Solution structure of a THP type 1 alpha 1 collagen fragment (772-786)
[CO1A1_HUMAN] Defects in COL1A1 are the cause of Caffey disease (CAFFD) [MIM:114000]; also known as infantile cortical hyperostosis. Caffey disease is characterized by an infantile episode of massive subperiosteal new bone formation that typically involves the diaphyses of the long bones, mandible, and clavicles. The involved bones may also appear inflamed, with painful swelling and systemic fever often accompanying the illness. The bone changes usually begin before 5 months of age and resolve before 2 years of age.   Defects in COL1A1 are a cause of Ehlers-Danlos syndrome type 1 (EDS1) [MIM:130000]; also known as Ehlers-Danlos syndrome gravis. EDS is a connective tissue disorder characterized by hyperextensible skin, atrophic cutaneous scars due to tissue fragility and joint hyperlaxity. EDS1 is the severe form of classic Ehlers-Danlos syndrome.    Defects in COL1A1 are the cause of Ehlers-Danlos syndrome type 7A (EDS7A) [MIM:130060]; also known as autosomal dominant Ehlers-Danlos syndrome type VII. EDS is a connective tissue disorder characterized by hyperextensible skin, atrophic cutaneous scars due to tissue fragility and joint hyperlaxity. EDS7A is marked by bilateral congenital hip dislocation, hyperlaxity of the joints, and recurrent partial dislocations.  Defects in COL1A1 are a cause of osteogenesis imperfecta type 1 (OI1) [MIM:166200]. A dominantly inherited connective tissue disorder characterized by bone fragility and blue sclerae. Osteogenesis imperfecta type 1 is non-deforming with normal height or mild short stature, and no dentinogenesis imperfecta.             Defects in COL1A1 are a cause of osteogenesis imperfecta type 2 (OI2) [MIM:166210]; also known as osteogenesis imperfecta congenita. A connective tissue disorder characterized by bone fragility, with many perinatal fractures, severe bowing of long bones, undermineralization, and death in the perinatal period due to respiratory insufficiency. Defects in COL1A1 are a cause of osteogenesis imperfecta type 3 (OI3) [MIM:259420]. A connective tissue disorder characterized by progressively deforming bones, very short stature, a triangular face, severe scoliosis, grayish sclera, and dentinogenesis imperfecta. Defects in COL1A1 are a cause of osteogenesis imperfecta type 4 (OI4) [MIM:166220]; also known as osteogenesis imperfecta with normal sclerae. A connective tissue disorder characterized by moderately short stature, mild to moderate scoliosis, grayish or white sclera and dentinogenesis imperfecta. Genetic variations in COL1A1 are a cause of susceptibility to osteoporosis (OSTEOP) [MIM:166710]; also known as involutional or senile osteoporosis or postmenopausal osteoporosis. Osteoporosis is characterized by reduced bone mass, disruption of bone microarchitecture without alteration in the composition of bone. Osteoporotic bones are more at risk of fracture.    Note=A chromosomal aberration involving COL1A1 is found in dermatofibrosarcoma protuberans. Translocation t(17;22)(q22;q13) with PDGF.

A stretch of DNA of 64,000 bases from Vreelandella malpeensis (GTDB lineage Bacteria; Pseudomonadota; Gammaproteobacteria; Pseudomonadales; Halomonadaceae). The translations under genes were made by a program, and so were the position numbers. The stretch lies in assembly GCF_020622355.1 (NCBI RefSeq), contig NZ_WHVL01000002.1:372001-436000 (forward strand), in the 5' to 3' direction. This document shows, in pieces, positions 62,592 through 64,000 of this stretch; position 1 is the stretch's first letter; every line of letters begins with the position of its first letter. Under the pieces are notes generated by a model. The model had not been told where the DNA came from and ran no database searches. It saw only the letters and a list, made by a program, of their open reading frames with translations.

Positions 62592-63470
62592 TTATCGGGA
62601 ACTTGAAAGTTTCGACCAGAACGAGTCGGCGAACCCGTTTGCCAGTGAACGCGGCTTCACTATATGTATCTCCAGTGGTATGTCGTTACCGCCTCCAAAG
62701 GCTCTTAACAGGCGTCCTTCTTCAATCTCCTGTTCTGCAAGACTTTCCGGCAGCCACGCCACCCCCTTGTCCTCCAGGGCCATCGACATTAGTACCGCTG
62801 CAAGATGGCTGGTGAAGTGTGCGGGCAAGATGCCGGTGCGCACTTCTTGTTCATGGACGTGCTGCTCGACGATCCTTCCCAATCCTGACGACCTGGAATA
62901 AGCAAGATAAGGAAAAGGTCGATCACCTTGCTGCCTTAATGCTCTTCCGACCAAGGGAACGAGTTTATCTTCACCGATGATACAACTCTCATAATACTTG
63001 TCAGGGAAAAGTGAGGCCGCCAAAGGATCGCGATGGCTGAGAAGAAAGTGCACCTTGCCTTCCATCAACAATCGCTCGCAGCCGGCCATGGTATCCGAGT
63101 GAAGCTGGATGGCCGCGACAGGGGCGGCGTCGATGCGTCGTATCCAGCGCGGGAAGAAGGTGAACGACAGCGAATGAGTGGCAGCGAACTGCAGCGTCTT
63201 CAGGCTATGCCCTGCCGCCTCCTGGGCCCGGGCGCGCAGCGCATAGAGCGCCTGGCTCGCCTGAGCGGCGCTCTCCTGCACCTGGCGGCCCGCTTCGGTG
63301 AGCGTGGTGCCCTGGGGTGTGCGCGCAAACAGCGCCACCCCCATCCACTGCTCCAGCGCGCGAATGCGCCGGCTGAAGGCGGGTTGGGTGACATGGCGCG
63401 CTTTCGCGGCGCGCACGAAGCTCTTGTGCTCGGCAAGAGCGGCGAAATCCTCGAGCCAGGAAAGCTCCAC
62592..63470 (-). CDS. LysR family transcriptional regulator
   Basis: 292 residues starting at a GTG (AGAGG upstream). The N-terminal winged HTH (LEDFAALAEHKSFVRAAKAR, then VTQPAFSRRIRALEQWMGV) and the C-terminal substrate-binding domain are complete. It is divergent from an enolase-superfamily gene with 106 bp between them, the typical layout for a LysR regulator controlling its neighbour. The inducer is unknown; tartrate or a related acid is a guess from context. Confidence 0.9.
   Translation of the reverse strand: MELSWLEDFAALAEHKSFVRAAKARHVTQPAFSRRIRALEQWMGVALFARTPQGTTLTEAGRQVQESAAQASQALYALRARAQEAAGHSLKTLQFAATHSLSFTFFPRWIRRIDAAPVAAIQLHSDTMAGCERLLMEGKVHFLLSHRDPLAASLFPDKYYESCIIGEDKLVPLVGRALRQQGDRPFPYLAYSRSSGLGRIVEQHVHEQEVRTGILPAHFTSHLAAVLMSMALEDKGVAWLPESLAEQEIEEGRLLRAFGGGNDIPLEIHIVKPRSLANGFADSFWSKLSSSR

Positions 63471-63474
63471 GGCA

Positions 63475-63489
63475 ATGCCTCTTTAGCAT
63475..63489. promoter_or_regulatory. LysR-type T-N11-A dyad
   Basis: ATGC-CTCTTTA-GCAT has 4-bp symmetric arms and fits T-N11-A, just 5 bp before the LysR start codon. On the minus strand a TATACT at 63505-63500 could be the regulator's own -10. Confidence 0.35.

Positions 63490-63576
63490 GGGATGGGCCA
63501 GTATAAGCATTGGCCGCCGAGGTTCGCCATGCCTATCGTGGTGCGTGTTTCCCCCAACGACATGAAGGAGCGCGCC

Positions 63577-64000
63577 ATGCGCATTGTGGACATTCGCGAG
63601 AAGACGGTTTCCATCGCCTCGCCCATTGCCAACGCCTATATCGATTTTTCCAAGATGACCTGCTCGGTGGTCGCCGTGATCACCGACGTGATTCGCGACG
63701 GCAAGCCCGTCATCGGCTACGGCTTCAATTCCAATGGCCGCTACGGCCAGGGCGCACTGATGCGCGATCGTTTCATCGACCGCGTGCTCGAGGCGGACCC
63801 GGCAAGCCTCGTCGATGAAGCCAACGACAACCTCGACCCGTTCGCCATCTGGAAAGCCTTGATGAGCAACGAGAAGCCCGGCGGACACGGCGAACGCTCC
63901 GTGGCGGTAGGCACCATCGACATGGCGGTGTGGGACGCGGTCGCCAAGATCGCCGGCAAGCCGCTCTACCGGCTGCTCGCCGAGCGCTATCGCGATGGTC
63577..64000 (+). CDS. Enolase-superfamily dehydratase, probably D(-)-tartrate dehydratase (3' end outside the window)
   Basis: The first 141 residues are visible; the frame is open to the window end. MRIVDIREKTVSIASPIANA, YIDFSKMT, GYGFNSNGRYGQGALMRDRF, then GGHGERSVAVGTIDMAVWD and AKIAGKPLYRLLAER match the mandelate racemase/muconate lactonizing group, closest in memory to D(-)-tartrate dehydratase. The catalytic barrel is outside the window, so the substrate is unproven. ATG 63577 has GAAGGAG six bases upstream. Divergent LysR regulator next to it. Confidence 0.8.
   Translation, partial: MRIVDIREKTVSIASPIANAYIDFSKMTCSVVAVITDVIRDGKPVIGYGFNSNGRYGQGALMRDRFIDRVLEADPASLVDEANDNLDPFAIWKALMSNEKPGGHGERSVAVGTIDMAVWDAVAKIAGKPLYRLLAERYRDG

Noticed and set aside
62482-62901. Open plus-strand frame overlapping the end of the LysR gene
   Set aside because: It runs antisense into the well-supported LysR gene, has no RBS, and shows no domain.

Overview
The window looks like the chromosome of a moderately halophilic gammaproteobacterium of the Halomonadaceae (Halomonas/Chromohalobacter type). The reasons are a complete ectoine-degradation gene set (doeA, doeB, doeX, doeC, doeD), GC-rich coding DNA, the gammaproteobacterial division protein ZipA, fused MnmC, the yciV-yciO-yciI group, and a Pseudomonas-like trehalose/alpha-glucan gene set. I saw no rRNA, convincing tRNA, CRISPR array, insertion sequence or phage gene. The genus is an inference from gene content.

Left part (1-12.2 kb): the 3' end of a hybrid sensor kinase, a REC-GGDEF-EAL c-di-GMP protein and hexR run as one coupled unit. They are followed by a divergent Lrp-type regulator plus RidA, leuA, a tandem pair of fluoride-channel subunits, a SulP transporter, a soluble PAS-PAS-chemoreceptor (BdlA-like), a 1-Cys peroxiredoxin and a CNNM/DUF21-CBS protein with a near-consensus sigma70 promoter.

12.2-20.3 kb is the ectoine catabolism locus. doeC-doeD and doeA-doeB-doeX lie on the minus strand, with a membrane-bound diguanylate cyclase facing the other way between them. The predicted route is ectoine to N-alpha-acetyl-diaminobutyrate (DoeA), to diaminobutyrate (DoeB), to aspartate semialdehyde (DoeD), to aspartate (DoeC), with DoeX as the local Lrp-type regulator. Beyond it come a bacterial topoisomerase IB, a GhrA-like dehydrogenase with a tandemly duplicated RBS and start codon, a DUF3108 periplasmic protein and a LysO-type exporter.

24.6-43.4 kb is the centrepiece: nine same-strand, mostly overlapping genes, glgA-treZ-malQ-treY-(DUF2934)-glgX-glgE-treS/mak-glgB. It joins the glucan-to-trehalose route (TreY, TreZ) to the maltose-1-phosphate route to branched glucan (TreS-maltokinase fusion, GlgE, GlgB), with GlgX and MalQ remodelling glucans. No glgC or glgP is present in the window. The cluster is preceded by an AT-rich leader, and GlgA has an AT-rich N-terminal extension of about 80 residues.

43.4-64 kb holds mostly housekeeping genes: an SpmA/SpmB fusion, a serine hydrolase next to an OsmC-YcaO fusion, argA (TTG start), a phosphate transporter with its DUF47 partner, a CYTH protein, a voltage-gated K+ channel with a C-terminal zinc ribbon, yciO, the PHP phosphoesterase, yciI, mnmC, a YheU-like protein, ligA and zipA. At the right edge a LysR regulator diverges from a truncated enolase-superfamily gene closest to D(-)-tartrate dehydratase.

[CO1A1_HUMAN] Type I collagen is a member of group I collagen (fibrillar forming collagen).
Publication Abstract from PubMed
The proteolysis of collagen triple-helical structure (collagenolysis) is a poorly understood yet critical physiological process. Presently, matrix metalloproteinase 1 (MMP-1) and collagen triple-helical peptide models have been utilized to characterize the events and calculate the energetics of collagenolysis via NMR spectroscopic analysis of 12 enzyme-substrate complexes. The triple-helix is bound initially by the MMP-1 hemopexin-like (HPX) domain via a four amino acid stretch (analogous to type I collagen residues 782-785). The triple-helix is then presented to the MMP-1 catalytic (CAT) domain in a distinct orientation. The HPX and CAT domains are rotated with respect to one another compared with the X-ray "closed" conformation of MMP-1. Back-rotation of the CAT and HPX domains to the X-ray closed conformation releases one chain out of the triple-helix, and this chain is properly positioned in the CAT domain active site for subsequent hydrolysis. The aforementioned steps provide a detailed, experimentally derived, and energetically favorable collagenolytic mechanism, as well as significant insight into the roles of distinct domains in extracellular protease function.
Structural basis for matrix metalloproteinase 1-catalyzed collagenolysis.,Bertini I, Fragai M, Luchinat C, Melikian M, Toccafondi M, Lauer JL, Fields GB J Am Chem Soc. 2012 Feb 1;134(4):2100-10. Epub 2012 Jan 19. PMID:22239621
From MEDLINE®/PubMed®, a database of the U.S. National Library of Medicine.